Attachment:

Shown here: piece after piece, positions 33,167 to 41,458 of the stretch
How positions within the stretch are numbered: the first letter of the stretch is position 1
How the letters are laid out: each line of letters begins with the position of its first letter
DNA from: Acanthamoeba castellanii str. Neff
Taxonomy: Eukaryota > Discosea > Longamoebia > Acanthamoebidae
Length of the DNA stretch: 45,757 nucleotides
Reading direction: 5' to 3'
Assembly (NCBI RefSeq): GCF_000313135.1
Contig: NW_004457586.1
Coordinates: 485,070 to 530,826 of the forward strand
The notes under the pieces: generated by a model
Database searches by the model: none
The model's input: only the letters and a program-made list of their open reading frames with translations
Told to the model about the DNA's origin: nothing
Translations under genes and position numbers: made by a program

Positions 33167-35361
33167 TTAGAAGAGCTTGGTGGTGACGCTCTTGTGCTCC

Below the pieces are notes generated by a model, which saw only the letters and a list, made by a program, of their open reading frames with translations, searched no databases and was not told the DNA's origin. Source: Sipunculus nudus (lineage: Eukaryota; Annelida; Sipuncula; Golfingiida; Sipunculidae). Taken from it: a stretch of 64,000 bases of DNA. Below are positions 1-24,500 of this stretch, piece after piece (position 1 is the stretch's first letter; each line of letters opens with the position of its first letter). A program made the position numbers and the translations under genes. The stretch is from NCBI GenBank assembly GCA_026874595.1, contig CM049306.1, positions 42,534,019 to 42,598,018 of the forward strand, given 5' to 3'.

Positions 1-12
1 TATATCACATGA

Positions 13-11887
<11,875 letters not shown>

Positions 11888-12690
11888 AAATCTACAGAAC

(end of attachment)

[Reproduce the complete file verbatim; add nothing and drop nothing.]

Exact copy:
Shown here: piece after piece, positions 33,167 to 41,458 of the stretch
How positions within the stretch are numbered: the first letter of the stretch is position 1
How the letters are laid out: each line of letters begins with the position of its first letter
DNA from: Acanthamoeba castellanii str. Neff
Taxonomy: Eukaryota > Discosea > Longamoebia > Acanthamoebidae
Length of the DNA stretch: 45,757 nucleotides
Reading direction: 5' to 3'
Assembly (NCBI RefSeq): GCF_000313135.1
Contig: NW_004457586.1
Coordinates: 485,070 to 530,826 of the forward strand
The notes under the pieces: generated by a model
Database searches by the model: none
The model's input: only the letters and a program-made list of their open reading frames with translations
Told to the model about the DNA's origin: nothing
Translations under genes and position numbers: made by a program

Positions 33167-35361
33167 TTAGAAGAGCTTGGTGGTGACGCTCTTGTGCTCC

Below the pieces are notes generated by a model, which saw only the letters and a list, made by a program, of their open reading frames with translations, searched no databases and was not told the DNA's origin. Source: Sipunculus nudus (lineage: Eukaryota; Annelida; Sipuncula; Golfingiida; Sipunculidae). Taken from it: a stretch of 64,000 bases of DNA. Below are positions 1-24,500 of this stretch, piece after piece (position 1 is the stretch's first letter; each line of letters opens with the position of its first letter). A program made the position numbers and the translations under genes. The stretch is from NCBI GenBank assembly GCA_026874595.1, contig CM049306.1, positions 42,534,019 to 42,598,018 of the forward strand, given 5' to 3'.

Positions 1-12
1 TATATCACATGA

Positions 13-11887
<11,875 letters not shown>

Positions 11888-12690
11888 AAATCTACAGAAC